is now the champ.
Kerry collected $5.7 million on one day in 2004.
Paul collected more than $6 million Sunday. And, unlike Kerry who raised his money from big donors on the day after he won the key primaries that secured him the Democratic nod, Paul is raising his money when it could actually help his quest for the Republican nomination.
Where the senator from Massachusetts was the insider collecting money from donors to rival candidates who now wanted to get on board with his already successful campaign, the congressman from Texas is a classic insurgent who is still dismissed by party leaders and media elites.
And Paul is continuing to raise money - largely small contributions from individuals who in many cases have never before given money to a campaign - at a remarkable rate.
The congressman's campaign is dramatically exceeding fundraising expectations in the current quarter. The campaign's unreasonable goal of $12 million has been exceeded by more than 50 percent already and there is every reason to believe that Paul will almost certainly finish the quarter with more than $20 million raised.
Paul could well end up raising more than any of the other Republican contenders and providing the only serious competition for Democratic money leaders Hillary Clinton and Barack Obama.
But what is really fascinating about Paul's enormous haul of December 16 - in an effort organized by music promoter Trevor Lyman, a Paul enthusiast with no previous political experience - is that it drew 24,940 new donors to the campaign in a single day.
What's the trick?
Lyman, who raised more than $4.3 million for Paul on a single day in November, times his "money bomb" appeals to days that have deep historical resonance for those who fancy themselves insurgents against the current order.
The November appeal came on November 5, the anniversary of attempt by Guy Fawkes to blow up the Houses of Parliament in London.
Sunday's appeal was timed to coincide with the 234th anniversary of the Boston Tea Party.
Paul now has enough money to be a serious presence in the caucuses and primaries through the winter - he's currently tied with in Iowa and posting credible numbers in New Hampshire - and into the spring.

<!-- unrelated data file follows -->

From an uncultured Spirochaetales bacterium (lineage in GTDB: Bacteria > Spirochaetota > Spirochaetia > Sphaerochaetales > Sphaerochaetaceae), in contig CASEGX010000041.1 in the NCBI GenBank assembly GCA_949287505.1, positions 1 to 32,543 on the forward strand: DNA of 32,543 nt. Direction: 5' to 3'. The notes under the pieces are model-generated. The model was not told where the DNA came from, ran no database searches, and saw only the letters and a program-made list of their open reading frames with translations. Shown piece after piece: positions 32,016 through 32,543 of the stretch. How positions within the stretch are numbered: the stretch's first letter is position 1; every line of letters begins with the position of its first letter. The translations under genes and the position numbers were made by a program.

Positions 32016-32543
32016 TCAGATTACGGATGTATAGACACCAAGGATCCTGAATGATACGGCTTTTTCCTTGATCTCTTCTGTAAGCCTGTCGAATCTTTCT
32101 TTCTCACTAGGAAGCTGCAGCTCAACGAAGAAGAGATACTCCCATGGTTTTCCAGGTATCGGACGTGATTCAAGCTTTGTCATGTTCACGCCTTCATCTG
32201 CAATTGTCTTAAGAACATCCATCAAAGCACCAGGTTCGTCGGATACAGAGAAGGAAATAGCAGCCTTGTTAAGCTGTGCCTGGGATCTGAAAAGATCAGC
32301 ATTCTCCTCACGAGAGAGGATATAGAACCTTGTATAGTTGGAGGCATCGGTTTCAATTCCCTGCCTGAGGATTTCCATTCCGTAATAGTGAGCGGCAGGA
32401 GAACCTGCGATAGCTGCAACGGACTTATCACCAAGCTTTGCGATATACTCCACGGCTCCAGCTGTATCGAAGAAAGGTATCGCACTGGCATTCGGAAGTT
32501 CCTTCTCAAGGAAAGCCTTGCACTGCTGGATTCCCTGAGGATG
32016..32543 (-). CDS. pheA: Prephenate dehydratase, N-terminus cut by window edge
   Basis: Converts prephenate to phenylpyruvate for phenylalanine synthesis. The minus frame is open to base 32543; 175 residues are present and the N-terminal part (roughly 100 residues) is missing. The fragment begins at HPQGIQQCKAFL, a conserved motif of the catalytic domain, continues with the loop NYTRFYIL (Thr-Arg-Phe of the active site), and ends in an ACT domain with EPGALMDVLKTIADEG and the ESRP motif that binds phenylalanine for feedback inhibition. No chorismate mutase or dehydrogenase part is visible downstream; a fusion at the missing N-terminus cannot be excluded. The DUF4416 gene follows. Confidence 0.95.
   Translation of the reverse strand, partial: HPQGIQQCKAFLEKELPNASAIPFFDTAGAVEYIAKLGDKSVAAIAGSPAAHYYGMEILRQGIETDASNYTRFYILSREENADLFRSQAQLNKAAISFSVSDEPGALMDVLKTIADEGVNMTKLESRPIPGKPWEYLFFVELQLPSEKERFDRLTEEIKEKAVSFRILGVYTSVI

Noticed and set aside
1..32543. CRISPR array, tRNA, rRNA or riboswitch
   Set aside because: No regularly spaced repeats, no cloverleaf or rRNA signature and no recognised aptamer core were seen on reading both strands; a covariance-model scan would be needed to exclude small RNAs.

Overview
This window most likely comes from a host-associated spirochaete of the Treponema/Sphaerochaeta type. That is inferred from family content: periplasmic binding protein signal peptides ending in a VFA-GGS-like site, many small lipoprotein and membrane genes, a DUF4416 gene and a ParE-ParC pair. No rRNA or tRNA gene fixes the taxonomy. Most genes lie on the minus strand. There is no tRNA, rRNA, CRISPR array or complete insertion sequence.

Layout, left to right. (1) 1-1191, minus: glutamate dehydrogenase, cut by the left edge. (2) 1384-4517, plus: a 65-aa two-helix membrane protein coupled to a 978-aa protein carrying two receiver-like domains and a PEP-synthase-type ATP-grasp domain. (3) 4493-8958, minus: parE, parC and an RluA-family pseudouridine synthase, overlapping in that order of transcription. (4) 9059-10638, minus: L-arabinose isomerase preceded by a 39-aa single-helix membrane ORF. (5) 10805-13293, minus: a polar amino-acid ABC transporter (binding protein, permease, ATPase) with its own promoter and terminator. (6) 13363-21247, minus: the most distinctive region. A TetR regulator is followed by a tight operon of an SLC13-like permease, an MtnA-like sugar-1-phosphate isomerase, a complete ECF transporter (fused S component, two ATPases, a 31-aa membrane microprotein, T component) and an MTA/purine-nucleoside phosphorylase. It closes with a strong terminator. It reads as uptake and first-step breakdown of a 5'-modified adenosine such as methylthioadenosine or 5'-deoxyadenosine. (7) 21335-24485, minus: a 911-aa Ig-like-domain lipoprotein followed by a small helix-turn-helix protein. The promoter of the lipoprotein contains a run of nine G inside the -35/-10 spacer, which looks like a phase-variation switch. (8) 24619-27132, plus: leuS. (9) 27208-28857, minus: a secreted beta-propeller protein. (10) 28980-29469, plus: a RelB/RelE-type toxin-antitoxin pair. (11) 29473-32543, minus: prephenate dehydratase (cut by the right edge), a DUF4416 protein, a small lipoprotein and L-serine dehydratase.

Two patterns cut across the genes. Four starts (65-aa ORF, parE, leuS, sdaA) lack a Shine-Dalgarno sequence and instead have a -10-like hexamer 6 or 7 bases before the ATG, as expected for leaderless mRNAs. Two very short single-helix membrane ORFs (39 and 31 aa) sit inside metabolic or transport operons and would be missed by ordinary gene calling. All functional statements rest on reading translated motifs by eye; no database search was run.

That means that Lyman may have an opportunity to make an appeal on April 19, the anniversary of "the shot heard round the world" skirmishes at Lexington and Concord that anticipated the American Revolution.
Paul's campaign refers to itself as "The Ron Paul Revolution" and there can be no doubt any longer that it is revolutionizing the way in which grassroots fundraising plays out in American presidential campaigns. Now, the question is whether Paul's crusade can revolutionize the campaign game itself by using the money to upset the political order. Even those who do not share his "Old Right" libertarian views - which tend to be throwbacks to the stay-out-of-trouble abroad and keep-government-small at home positions espoused by Republican Senator Robert Taft in the 1940s and 1950s - can and should be encouraged by the fact that a candidate is breaking the rules and getting a resounding response from grassroots donors.
If Republican primary voters follow - even in reasonable numbers - then Ron Paul's campaign really will be a revolution. And he will be the 2008 candidate who is remembered for doing something that can matter more than winning a party nomination or a November election, and that is changing the politics of a country that needs every new approach to altering a corrupt and dysfunctional status quo.
By John Nichols
Reprinted with permission from the The Nation